For all that Gonzalez’s approach does to make his new album worth hearing the record’s body detracts from its presentation to a point. Speaking more specifically the album’s length is what detracts from its appeal. The shortest of the record’s 10 total songs clocks in at just under four minutes. From there, the songs’ run times increase all the way up to 10 minutes, 32 seconds. In other words, this album’s songs are not meant for those with short attention spans. Audiences will have to actively listen to each song to really appreciate how each work encapsulates the album’s overall theme of exploring and celebrating freedom. Given, there are those audiences will have no problem with that, but more casual audiences might find it more difficult to remain engaged. To that end, the songs’ lengths and by connection the album’s overall length, might keep some audiences from giving this album a chance.
While Sing to the World’s run time and those of its songs are a slight detriment to its presentation, that overall issue is not enough to make the album a failure. The record’s liner notes work with the songs to add more interest to its presentation. That is even considering the extremely small font that is used. Written by Downbeat contributing writer Dan Ouellette, the liner notes addresses the musicians who were brought on board to work with Gonzalez on his new record. Additionally, the notes point out that two of the songs featured in this album are compositions that were previously “unrecorded by their composers: Roy Hargrove and Jeff “Tain” Watts. So what audiences essentially get, considering that, is eight originals from Gonzalez and company and two presentations from other composers. Ouellette offers audience a brief but concise story on each song as part of his notes to add to the interest in the songs and liner notes. Along with those songs, Oulette also offers some background on some of the album’s other songs, leading to even more interest. All things considered here, the liner notes featured with the album does its own share to make the album interesting. That is when read. Again, the information is printed in such small type font that even those with glasses will find the notes tough to read. Even despite that, the liner notes are still helpful in their own way. Between the background offered through the liner notes and the songs that make up the body of this unique “concept record,” audiences have plenty of reason to check out this album at least once.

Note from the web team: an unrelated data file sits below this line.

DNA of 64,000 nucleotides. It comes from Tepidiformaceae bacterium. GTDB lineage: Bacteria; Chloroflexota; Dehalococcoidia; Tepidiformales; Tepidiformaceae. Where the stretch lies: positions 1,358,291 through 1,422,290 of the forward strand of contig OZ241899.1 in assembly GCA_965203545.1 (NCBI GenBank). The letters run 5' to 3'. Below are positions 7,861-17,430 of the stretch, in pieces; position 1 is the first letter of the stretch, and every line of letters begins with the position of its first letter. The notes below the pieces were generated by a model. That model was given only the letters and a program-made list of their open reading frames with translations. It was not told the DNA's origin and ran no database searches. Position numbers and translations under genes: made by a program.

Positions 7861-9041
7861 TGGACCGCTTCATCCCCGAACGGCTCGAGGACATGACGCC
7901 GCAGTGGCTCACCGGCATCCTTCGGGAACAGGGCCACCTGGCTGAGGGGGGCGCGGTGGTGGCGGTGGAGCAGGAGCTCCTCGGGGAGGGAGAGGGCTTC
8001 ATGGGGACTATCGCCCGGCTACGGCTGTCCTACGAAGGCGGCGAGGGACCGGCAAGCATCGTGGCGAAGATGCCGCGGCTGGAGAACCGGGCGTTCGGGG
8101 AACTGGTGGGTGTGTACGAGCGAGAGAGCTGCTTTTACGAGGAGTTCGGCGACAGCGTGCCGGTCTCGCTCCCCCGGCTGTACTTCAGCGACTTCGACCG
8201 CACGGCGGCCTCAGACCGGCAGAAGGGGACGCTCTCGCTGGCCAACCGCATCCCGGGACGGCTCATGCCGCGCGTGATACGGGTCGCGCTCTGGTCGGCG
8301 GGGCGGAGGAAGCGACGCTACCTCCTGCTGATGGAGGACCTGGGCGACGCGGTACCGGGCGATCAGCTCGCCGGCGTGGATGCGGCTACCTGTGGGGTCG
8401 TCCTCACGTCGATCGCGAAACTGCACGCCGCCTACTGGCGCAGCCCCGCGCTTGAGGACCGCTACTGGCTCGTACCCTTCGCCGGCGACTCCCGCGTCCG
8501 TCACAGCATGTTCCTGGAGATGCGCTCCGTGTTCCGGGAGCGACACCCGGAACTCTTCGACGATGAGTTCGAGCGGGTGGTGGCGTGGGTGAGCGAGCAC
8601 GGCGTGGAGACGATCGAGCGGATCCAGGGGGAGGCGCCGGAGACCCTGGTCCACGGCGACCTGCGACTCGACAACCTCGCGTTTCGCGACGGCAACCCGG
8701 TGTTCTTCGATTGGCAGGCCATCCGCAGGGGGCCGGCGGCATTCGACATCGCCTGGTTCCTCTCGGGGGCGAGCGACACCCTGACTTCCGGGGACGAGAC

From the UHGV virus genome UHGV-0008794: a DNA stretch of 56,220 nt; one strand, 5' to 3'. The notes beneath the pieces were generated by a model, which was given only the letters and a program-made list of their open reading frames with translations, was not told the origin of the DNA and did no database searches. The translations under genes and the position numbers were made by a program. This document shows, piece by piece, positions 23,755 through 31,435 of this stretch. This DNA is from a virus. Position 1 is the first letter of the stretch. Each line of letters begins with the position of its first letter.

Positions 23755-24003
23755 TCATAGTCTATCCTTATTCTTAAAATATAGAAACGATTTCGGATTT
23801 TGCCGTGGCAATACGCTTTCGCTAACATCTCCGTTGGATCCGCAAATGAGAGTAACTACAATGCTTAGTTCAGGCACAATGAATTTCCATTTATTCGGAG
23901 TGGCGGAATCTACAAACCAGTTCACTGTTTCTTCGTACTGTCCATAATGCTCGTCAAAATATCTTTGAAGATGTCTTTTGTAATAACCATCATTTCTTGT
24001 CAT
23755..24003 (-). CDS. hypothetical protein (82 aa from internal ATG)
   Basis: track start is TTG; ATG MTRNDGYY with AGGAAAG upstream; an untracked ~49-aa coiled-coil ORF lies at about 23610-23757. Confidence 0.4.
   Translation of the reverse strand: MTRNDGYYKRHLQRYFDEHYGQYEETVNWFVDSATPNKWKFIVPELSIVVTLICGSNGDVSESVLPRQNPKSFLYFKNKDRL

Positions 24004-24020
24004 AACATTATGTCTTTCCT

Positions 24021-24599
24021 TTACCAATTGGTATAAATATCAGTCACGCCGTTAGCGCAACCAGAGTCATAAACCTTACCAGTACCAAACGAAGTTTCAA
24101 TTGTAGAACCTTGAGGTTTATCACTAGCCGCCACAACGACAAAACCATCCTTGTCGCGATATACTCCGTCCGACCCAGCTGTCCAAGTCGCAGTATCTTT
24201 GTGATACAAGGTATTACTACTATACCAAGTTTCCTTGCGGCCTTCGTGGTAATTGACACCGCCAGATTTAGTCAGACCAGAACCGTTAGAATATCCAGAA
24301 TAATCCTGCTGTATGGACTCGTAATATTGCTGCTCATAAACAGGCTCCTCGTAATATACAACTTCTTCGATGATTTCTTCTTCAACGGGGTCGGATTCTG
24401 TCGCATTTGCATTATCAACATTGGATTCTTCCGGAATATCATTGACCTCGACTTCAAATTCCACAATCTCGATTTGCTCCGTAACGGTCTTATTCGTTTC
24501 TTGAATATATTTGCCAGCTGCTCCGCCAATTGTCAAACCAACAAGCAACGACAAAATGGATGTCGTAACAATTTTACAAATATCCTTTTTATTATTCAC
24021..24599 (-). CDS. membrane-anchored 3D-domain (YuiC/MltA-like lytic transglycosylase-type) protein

Benito Gonzalez’s new album, Sing to the World is an interesting addition to this year’s field of new jazz albums. That is due in part to the overall approach taken to the album. That approach is a unique “concept” centered on the topic of freedom. The concept aside, the fact that a jazz artist would go the concept route is itself interesting. While the songs that make up the body of the record and its approach are interesting, their run times are likely to prove somewhat problematic because they are so long. With the longest of the album’s songs clocking in at almost 11 minutes, the songs force listeners to actively listen to the album, rather than passively. This will discourage some audiences from listening to the album. It is not enough to make the album a failure though. The liner notes featured in the record’s packaging work with the songs themselves to established even more engagement and entertainment. That is because of the background that they offer. Each item noted is important in its own way to the whole of the album. All things considered, they make the album worth hearing at least once. Sing to the World is scheduled for release Friday through Rainy Day Records. More information on Sing to the World is available along with all of Beinto Gonzalez’s latest news at: